Comment Writer Chelsie Henshaw questions whether we really need an International Men’s Day, arguing that having designated days for certain groups of people is counterproductive overall

Written by Chelsie Henshaw
Images by Marco Verch

Content warning: this article references suicide.

A subject which invokes many debates and opposing views is that of International Men’s Day, which took place on Tuesday 19th November. The day is essentially one to raise awareness of the daily struggles that men face, much like that of International Women’s Day. 

The occasion, which has faced a lot of controversy, was introduced for several practical reasons. It aims to highlight mental health illnesses, and more general health issues that men suffer from, as well as the stigma around men speaking out about problems such as domestic and sexual abuse. For example, the male suicide rate is much higher than that of the female rate. According to government statistics, the male suicide rate in the UK is 17.2 deaths per 100,000, compared to the 5.4 deaths per 100,000 for that of the female suicide rate, a significant difference. The highest age suicide-rate is among men aged between 45 and 49. From these statistics, it’s clear that the male suicide rate is an important issue that needs more attention drawn to it.

International Men’s Day…seeks to allow and encourage men to discuss their feelings

Unfortunately, due to the age-old stereotype that men shouldn’t show their feelings, many feel that they can’t talk to anyone, a key reason for this upsettingly high suicide rate among men. This notion imposed upon men by society that they need to ‘man up’ is ridiculous and extremely detrimental. Therefore, International Men’s Day is to be viewed in a positive light, as it seeks to allow and encourage men to discuss their feelings, which is essential for opening up the conversation about male mental health and ultimately lowering the suicide rates.

Another positive about this day dedicated to men is that it has attracted a large amount of media attention, especially on social media, with many users sharing images and quotes about men needing to speak out. Whilst one may think that all of this attention must surely be a solely positive thing, it’s not necessarily the case, as there are many people who don’t agree with the concept of International Men’s Day. Some think men don’t deserve or need their own day, while others argue that the whole concept of having ‘days’ for different groups just leads to these groups being more ostracised and singled out from society. This is a view that was recently discussed on Good Morning Britain. Comedian Andrew Doyle argued on the show that the day was purely a reaction to International Women’s Day, which was started in order to convey the gender inequalities of society, attempting to work against these. Whilst typically, many will argue that women suffer many more injustices than men, surely a true feminist would support International Men’s Day? The whole idea of feminism is complete equality, so therefore it seems only fair that men can also benefit from an event like that of International Women’s Day.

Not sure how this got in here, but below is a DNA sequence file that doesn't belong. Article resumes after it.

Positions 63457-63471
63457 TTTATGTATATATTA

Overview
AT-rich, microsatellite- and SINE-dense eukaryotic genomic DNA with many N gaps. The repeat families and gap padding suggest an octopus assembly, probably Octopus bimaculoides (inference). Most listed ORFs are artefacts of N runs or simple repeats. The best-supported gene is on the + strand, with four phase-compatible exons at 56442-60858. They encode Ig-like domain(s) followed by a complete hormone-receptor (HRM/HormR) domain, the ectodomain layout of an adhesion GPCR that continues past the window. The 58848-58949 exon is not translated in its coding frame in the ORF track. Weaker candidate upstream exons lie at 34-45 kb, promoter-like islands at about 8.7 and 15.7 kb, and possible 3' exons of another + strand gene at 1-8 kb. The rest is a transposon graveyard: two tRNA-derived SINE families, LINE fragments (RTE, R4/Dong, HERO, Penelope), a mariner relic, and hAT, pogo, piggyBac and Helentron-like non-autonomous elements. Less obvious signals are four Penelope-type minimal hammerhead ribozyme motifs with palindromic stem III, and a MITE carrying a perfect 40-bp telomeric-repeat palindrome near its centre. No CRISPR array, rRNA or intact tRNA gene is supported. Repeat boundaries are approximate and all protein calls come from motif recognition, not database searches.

Although as both Doyle, and viewers of the show argued, the day could be viewed as divisive. Does having a day for a specific group do more harm than good, by emphasising their differences? I think that this question is dependent on the reactions of society, if people use the days to embrace their differences with positivity, then the days can be quite impactful. However, if one focuses simply on the differences and lacks the support from other ‘groups’, then the days could result in negativity.

Personally, I think we should celebrate each person, although I’m not sure that having designated days for specific groups is the way to do this. Whilst they can often be effective, for example, International Men’s Day has been successful in demonstrating the issues men deal with, we shouldn’t be assigning a specific day to celebrate one group. Everyone should be appreciated and listened to daily.

By having these days, it makes it much harder for us as a society to see the obvious similarities between us all

By having these days, it makes it much harder for us as a society to see the obvious similarities between us all, despite our gender, race, sexuality and so on. One Twitter user commenting on the debate, stated that they ‘don’t think there should be an international day for anything. We should celebrate each other and ourselves every day’, a view which I agree with, although I must admit it seems slightly unrealistic. Whilst in an ideal, utopian world, everyone would be accepted and treated the same, and we wouldn’t need specific days to acknowledge the need for this, our society is far from this ideal vision. Therefore, I think that whilst International Men’s Day, and all the other designated days, shouldn’t need to exist and can seem to not focus enough on what we all share, until we reach complete equality in our society, they will continue to be celebrated.